So it’s going to take a lot to do, and if we get it done, it creates the framework for doing even bolder things later.
SENIOR ADMINISTRATION OFFICIAL: I would just — let me just add to that. I think what you’ll hear when we get to Prague is a President who’s very focused on the threat posed by the proliferation of weapons of mass destruction, particularly nuclear weapons. The reason to have a verifiable, legally binding agreement to continue on from START is to not only have an agreement with Russia, which is obviously the biggest holder of — well, along with us, is the biggest holder of such weapons, it’s also to send a very clear message to the world — places like Iran, where we continue to have very serious concerns about their illicit nuclear program, and other countries throughout the world — that this is a United States that’s very serious about the challenge posed by nuclear weapons and the proliferation of such technology.
Q Are they in agreement on North Korea and Iran then, if the areas of disagreement were Georgia and South Ossetia?
SENIOR ADMINISTRATION OFFICIAL: I would say, you know, both Presidents expressed their concern about developments in both of those two countries. And that, to me, is progress. You know, I don’t feel comfortable elaborating beyond that, but that was — that was very striking to me in the meeting.
Q Did they discuss the potential missile launch?
SENIOR ADMINISTRATION OFFICIAL: Not explicitly, but — I mean, they discussed North Korea and they both knew that that’s happening, there’s no doubt.
SENIOR ADMINISTRATION OFFICIAL: I would just say — I would just add to what — I mean, they did — the President did explicitly raise the launch.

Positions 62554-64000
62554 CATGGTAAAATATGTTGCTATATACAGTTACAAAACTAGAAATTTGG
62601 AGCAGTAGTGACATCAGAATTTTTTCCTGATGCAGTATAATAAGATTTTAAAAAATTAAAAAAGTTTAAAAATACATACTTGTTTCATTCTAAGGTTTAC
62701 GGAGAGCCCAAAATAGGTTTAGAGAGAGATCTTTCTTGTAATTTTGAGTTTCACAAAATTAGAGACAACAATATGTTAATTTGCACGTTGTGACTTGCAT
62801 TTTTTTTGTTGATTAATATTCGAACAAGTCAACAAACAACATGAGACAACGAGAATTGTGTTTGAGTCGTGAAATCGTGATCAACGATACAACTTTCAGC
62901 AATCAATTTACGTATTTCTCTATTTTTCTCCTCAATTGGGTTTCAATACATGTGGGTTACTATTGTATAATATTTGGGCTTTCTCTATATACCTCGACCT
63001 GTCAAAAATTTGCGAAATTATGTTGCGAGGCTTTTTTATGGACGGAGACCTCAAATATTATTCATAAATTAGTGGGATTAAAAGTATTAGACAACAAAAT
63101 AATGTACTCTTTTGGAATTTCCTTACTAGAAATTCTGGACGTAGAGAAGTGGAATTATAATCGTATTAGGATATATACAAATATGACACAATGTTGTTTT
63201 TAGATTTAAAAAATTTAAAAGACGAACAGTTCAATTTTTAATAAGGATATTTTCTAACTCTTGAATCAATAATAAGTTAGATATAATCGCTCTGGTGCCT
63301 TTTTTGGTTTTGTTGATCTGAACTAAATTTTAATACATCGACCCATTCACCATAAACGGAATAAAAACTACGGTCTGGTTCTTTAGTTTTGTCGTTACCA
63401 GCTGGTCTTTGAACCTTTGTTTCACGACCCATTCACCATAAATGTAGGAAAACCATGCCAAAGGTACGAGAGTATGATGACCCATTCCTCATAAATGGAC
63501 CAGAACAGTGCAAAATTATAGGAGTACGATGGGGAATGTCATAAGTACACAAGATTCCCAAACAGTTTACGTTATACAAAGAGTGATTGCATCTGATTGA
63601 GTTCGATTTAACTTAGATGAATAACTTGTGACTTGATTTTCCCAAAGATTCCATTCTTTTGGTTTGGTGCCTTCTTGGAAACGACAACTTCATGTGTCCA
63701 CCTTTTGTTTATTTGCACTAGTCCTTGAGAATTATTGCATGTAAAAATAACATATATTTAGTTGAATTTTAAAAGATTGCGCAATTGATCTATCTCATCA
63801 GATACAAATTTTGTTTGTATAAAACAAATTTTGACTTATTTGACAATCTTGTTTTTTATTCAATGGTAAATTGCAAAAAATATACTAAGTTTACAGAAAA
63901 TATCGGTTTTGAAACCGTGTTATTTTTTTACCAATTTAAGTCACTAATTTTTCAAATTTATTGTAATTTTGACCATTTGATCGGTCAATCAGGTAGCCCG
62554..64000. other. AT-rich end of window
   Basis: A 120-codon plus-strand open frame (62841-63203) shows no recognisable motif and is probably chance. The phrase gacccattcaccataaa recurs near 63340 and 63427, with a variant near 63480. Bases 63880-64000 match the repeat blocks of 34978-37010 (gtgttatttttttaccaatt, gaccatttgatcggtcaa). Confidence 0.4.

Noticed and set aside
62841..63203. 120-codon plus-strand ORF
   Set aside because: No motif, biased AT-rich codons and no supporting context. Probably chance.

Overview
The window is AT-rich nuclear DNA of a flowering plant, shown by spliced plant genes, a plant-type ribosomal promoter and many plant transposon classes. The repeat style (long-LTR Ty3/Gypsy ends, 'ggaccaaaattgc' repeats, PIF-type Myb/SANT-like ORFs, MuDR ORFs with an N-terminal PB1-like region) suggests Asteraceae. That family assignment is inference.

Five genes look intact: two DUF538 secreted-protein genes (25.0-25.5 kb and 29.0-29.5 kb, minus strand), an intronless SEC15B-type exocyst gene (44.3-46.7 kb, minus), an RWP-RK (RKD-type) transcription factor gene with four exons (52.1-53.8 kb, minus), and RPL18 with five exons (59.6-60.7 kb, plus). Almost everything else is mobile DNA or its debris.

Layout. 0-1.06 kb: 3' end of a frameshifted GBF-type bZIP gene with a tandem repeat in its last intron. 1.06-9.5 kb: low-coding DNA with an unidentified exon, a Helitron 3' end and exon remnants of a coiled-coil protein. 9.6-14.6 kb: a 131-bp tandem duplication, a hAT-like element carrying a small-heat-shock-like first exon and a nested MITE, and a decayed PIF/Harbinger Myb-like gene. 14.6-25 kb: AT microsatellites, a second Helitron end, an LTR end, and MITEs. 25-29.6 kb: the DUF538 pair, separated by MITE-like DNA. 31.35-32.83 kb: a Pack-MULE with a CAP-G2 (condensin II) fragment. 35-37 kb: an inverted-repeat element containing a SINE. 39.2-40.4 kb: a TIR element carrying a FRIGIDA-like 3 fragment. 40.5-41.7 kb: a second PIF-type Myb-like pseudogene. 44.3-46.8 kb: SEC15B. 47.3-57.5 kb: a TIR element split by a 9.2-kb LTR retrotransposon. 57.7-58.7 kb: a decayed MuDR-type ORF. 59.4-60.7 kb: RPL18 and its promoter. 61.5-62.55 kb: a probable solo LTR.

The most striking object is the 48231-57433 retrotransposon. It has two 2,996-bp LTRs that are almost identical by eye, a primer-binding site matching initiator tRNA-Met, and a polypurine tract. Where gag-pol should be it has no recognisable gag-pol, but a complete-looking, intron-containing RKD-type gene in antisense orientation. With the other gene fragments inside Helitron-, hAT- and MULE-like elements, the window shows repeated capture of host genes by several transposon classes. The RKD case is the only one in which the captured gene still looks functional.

Q He did —
SENIOR ADMINISTRATION OFFICIAL: Oh, absolutely. Let’s not kid ourselves about what it’s about.
SENIOR ADMINISTRATION OFFICIAL: And the — the other thing is I think there was — I think it is fair to say that they’re in agreement about the challenges posed in each of these two countries, Hans. I don’t think we want to suggest that somehow they’re in agreement — there’s agreement about how to proceed. I know you —
Q — with Russia? I mean, they’ve been on —
SENIOR ADMINISTRATION OFFICIAL: No.
Q — the same side in terms of —
SENIOR ADMINISTRATION OFFICIAL: No, no, no, no, it’s not —
Q — in terms of it being a problem.
SENIOR ADMINISTRATION OFFICIAL: No — not on Iran.
Q Yes, they have.
SENIOR ADMINISTRATION OFFICIAL: Well — okay. I’ve dealt with Mr. Lavrov over the last several weeks and they’ve always said Iran is not developing a nuclear weapon — “We have no evidence of that, show me that this is there.” And this was a different tone than that. I mean, that’s my interpretation, but I haven’t been —
Q But they developed this whole system to take the fuel from Iran and reprocess it or store it in Russia because they agreed there was — there was potentially a problem with Iran’s ambitions.
SENIOR ADMINISTRATION OFFICIAL: There’s a lot of nuance between what you’re saying and their position.
Q Okay, I’m just trying to understand where the progress is.
SENIOR ADMINISTRATION OFFICIAL: They — we had an assessment of the threat for a long time that they did not accept, and I would say today we came closer to having a mutual understanding of what that threat is.
Q Can you both talk about the atmospherics of the meeting? There’s a lot of interest in this because this the first time he’s interacting on the world stage with these leaders and, you know, we’ve heard a lot about the fact that he’s not the type to look in the soul of a Russian leader. But did they have a rapport? I mean, what is his style in these meetings, especially in this one?
SENIOR ADMINISTRATION OFFICIAL: You know, Caren, what I would say to that is I think you saw some of it when you saw them upstairs. And so I think that they did have a good rapport. They were able to address a wide range of issues in a relatively short period of time. But I’d also say that it’s fair to say that that rapport was also matched by candor and frankness on areas of disagreement.
And that’s what I suggested at the beginning. That is to say that, there’s areas where they disagree and I think the President has made clear that he believes that we can — we not only can, but must be very candid and very frank about those areas in order to try to resolve them.
Q Is it fair to assume though —